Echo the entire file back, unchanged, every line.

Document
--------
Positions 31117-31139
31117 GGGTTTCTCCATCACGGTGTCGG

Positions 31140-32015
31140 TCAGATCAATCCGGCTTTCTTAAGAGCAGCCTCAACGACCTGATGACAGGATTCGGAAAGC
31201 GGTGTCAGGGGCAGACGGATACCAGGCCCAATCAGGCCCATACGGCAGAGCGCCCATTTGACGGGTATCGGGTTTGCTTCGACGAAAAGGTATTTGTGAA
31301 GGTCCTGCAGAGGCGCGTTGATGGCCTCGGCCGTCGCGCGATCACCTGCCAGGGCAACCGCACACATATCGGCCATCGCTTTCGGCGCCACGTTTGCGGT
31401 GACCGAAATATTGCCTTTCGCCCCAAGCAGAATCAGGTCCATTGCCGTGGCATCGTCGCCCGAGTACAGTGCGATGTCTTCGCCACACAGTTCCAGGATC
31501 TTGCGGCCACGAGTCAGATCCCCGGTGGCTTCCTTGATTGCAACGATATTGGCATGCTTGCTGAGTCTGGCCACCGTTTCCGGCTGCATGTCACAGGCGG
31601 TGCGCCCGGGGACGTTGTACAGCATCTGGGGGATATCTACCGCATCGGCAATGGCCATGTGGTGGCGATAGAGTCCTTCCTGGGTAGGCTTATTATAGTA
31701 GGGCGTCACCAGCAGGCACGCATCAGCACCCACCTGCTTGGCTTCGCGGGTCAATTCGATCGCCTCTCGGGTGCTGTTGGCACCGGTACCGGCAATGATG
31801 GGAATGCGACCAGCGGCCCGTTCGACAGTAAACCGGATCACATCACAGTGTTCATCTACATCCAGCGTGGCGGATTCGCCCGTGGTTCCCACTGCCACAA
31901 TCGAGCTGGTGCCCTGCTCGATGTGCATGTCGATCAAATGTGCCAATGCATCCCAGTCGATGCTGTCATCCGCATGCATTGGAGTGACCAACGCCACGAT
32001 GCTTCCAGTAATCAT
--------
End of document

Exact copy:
Positions 31117-31139
31117 GGGTTTCTCCATCACGGTGTCGG

Positions 31140-32015
31140 TCAGATCAATCCGGCTTTCTTAAGAGCAGCCTCAACGACCTGATGACAGGATTCGGAAAGC
31201 GGTGTCAGGGGCAGACGGATACCAGGCCCAATCAGGCCCATACGGCAGAGCGCCCATTTGACGGGTATCGGGTTTGCTTCGACGAAAAGGTATTTGTGAA
31301 GGTCCTGCAGAGGCGCGTTGATGGCCTCGGCCGTCGCGCGATCACCTGCCAGGGCAACCGCACACATATCGGCCATCGCTTTCGGCGCCACGTTTGCGGT
31401 GACCGAAATATTGCCTTTCGCCCCAAGCAGAATCAGGTCCATTGCCGTGGCATCGTCGCCCGAGTACAGTGCGATGTCTTCGCCACACAGTTCCAGGATC
31501 TTGCGGCCACGAGTCAGATCCCCGGTGGCTTCCTTGATTGCAACGATATTGGCATGCTTGCTGAGTCTGGCCACCGTTTCCGGCTGCATGTCACAGGCGG
31601 TGCGCCCGGGGACGTTGTACAGCATCTGGGGGATATCTACCGCATCGGCAATGGCCATGTGGTGGCGATAGAGTCCTTCCTGGGTAGGCTTATTATAGTA
31701 GGGCGTCACCAGCAGGCACGCATCAGCACCCACCTGCTTGGCTTCGCGGGTCAATTCGATCGCCTCTCGGGTGCTGTTGGCACCGGTACCGGCAATGATG
31801 GGAATGCGACCAGCGGCCCGTTCGACAGTAAACCGGATCACATCACAGTGTTCATCTACATCCAGCGTGGCGGATTCGCCCGTGGTTCCCACTGCCACAA
31901 TCGAGCTGGTGCCCTGCTCGATGTGCATGTCGATCAAATGTGCCAATGCATCCCAGTCGATGCTGTCATCCGCATGCATTGGAGTGACCAACGCCACGAT
32001 GCTTCCAGTAATCAT